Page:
Last year, I was talking with a friend of mine about some of our "holy grail" projects. I told him that it was one of my dream builds to make a T-800 Endo Arm, as an actual prosthetic for an amputee. You know the scene - in T2, Arnold cuts off the skin of his left arm to expose his robotic endoskeleton.
I told him how it would be a dream project to build an Endo Arm like in this scene, for someone who is missing a limb. I've met or been made aware of a few people over the years who used their unique body attributes in their costumes, but I never had the chance to connect with someone.
He said he wanted to introduce me to someone. This is Laura.
Laura is a left arm transradial amputee - meaning that she is missing her left arm below the elbow - since birth. She's also really into cosplay, and living in Atlanta, she has been a "featured zombie" on The Walking Dead. You've probably seen her in the shambling hordes.
After we met I told her about my idea and what we could do, and she was enthusiastic. I felt really lucky because this really was one of my dream projects. She said she had done a few costumes in the past that incorporated her arm, but nothing really to the scale of what we planned. The idea was to 3D print a CAD design for the Endo Arm and possibly wire it up with some sensors and servos to make the fingers open and close. It was going to be a fun and really challenging build, and I was really looking forward to getting it started.
And then, Mad Max: Fury Road came out and changed everything.
You might have read Laura's blog post on her Tumblr that went viral a couple weeks after Fury Road hit theaters. Needless to say, Laura connected with Furiosa on many levels. Most importantly, she decided she had to cosplay as her.
Cosplay as her immediately, that is. This is her at MomoCon, a convention here in Atlanta, only a couple weeks after Fury Road's release. Needless to say, she was excited.
We had a short conversation and I asked her permission to build her the Furiosa arm as a real actual prosthetic, much like we were going to do for the T-800 Endo Arm and she couldn't have been more thrilled. Our plan was to finish it for Dragon Con 2015. Needless to say, I was excited too.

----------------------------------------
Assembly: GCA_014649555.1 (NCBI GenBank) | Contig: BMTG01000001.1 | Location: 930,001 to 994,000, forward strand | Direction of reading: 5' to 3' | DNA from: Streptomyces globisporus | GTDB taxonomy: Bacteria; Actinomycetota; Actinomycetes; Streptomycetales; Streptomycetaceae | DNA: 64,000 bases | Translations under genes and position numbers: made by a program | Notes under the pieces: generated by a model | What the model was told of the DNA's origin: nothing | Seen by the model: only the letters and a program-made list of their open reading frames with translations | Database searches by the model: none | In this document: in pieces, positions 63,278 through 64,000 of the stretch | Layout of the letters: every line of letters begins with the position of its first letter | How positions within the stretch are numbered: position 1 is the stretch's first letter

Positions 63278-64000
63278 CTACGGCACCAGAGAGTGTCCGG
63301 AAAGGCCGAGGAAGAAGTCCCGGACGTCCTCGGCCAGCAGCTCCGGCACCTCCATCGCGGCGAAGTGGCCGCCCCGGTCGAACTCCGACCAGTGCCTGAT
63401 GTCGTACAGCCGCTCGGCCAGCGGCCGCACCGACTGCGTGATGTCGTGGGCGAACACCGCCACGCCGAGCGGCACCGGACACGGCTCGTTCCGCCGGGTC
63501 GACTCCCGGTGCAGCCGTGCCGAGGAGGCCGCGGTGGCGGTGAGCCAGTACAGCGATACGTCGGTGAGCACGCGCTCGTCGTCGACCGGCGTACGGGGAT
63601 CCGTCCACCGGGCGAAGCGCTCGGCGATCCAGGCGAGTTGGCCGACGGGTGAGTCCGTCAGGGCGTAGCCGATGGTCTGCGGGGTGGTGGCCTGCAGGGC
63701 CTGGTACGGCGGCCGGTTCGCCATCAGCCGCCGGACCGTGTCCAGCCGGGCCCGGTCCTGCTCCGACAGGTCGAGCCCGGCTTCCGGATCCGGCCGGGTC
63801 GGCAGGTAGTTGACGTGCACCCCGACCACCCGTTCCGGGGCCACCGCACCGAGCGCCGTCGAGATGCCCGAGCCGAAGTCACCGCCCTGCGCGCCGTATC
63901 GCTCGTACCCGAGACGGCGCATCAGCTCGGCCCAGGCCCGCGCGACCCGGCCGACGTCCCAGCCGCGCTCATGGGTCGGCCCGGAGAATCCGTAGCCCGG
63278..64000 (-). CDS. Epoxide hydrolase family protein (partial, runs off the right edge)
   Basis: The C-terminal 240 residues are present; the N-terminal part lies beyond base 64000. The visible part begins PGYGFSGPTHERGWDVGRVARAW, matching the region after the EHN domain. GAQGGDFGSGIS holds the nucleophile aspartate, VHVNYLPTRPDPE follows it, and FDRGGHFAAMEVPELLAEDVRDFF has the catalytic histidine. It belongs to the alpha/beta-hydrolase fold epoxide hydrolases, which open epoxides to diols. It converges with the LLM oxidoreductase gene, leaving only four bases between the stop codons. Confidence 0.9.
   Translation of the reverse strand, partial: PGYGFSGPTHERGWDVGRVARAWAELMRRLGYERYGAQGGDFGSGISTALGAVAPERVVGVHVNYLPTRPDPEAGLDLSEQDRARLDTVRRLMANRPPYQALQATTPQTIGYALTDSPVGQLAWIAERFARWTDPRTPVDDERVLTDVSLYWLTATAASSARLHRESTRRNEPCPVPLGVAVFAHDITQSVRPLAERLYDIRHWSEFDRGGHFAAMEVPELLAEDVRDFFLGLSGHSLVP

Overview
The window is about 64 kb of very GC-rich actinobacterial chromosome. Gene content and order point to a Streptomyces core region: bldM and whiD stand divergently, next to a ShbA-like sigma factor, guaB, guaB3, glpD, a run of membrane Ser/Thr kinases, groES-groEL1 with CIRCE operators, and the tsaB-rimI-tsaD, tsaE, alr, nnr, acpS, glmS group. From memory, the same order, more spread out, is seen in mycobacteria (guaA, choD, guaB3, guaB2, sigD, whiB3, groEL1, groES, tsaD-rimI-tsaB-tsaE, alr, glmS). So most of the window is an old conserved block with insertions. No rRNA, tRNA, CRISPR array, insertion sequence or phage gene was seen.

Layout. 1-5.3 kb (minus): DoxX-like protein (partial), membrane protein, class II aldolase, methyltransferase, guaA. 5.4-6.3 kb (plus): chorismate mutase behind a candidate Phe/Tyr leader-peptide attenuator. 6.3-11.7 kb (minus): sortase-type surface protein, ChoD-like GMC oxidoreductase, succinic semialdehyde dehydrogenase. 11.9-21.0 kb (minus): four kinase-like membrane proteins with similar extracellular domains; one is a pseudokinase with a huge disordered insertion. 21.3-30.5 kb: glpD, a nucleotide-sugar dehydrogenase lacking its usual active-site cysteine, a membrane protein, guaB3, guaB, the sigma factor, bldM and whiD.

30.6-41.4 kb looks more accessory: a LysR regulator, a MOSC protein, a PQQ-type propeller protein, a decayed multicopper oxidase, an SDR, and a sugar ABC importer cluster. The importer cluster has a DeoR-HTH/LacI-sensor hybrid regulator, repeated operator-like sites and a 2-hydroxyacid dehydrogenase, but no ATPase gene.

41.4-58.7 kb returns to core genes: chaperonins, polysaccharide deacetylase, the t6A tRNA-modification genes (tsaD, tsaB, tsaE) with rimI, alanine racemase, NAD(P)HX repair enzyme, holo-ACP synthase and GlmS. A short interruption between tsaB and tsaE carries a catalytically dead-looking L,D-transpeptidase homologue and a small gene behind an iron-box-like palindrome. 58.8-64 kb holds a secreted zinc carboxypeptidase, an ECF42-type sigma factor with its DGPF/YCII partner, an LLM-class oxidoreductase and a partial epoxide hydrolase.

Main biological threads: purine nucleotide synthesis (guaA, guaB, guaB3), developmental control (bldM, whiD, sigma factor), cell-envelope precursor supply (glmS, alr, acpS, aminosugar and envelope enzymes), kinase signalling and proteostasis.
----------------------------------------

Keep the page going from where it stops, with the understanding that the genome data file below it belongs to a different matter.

During our planning for the Terminator Endo Arm project, I took a 3D scan of her using an Xbox Kinnect and a software called Scannect. It allows you to easily get a rough 3D scan of someone or an object. It's not high enough detail to look photo realistic, but it's enough to get basic proportions. I use this myself to scale Pepakura files and do other digital sculpting. We tried getting a 3D scan of her arm and the results were alright. Really it was just enough to use for scaling and "subtracting" her arm from the Endo Arm model.
When we shifted gears to Furiosa, I decided the first thing to do was to get a plaster cast of her arm - The prosthetic would have to actually fit her, and there was no way for me to "try on" the prop myself while building it. After an afternoon at the shop, I had one of the weirdest casts I've ever made, but it was exactly what we needed!
At this point I got a lot of help from @MrGreene who took a higher detail 3D scan, and assisted by creating the 3D model used for the build. Laura and I agreed that we should 3D print the arm to cut down on as much weight as possible. I was worried that if it was too heavy that she wouldn't be able to lift it, or she would become fatigued after wearing it for a short period.
The pieces were 3D printed on my home 3D printer, as well as the printers at Freeside Atlanta, the non-profit hackerspace that I work out of. After a few long prints, everything was ready to be cleaned up and assembled.
The process of cleaning up a 3D printed prop is pretty simple - rough sand the surface to get rid of some of the print lines, then (in the case of an ABS print) use "ABS sludge" - a thick mixture of acetone and ABS - to coat the surface. This acts like a body filler and will help fill in the remaining gaps, but as the acetone evaporates, the ABS bonds to itself, so you have a single rigid object. The part is then sanded with a finer grit sandpaper, and coated in spot putty to fill in any remaining pits or print lines. After that dries, the excess is sanded off, and then primed for painting.
After 2 days of work, that leaves the project where it is now. I'll be finishing up filling the gaps where the fingers were attached, and prepping the main body of the arm for paint. I'm going to start sourcing some of the mechanical bits - springs and push rods for the supporting rods of the arm - so everything can be assembled. I also am going to source the tubes running from the shoulder pad down to the arm, and we'll be doing the leather work next weekend.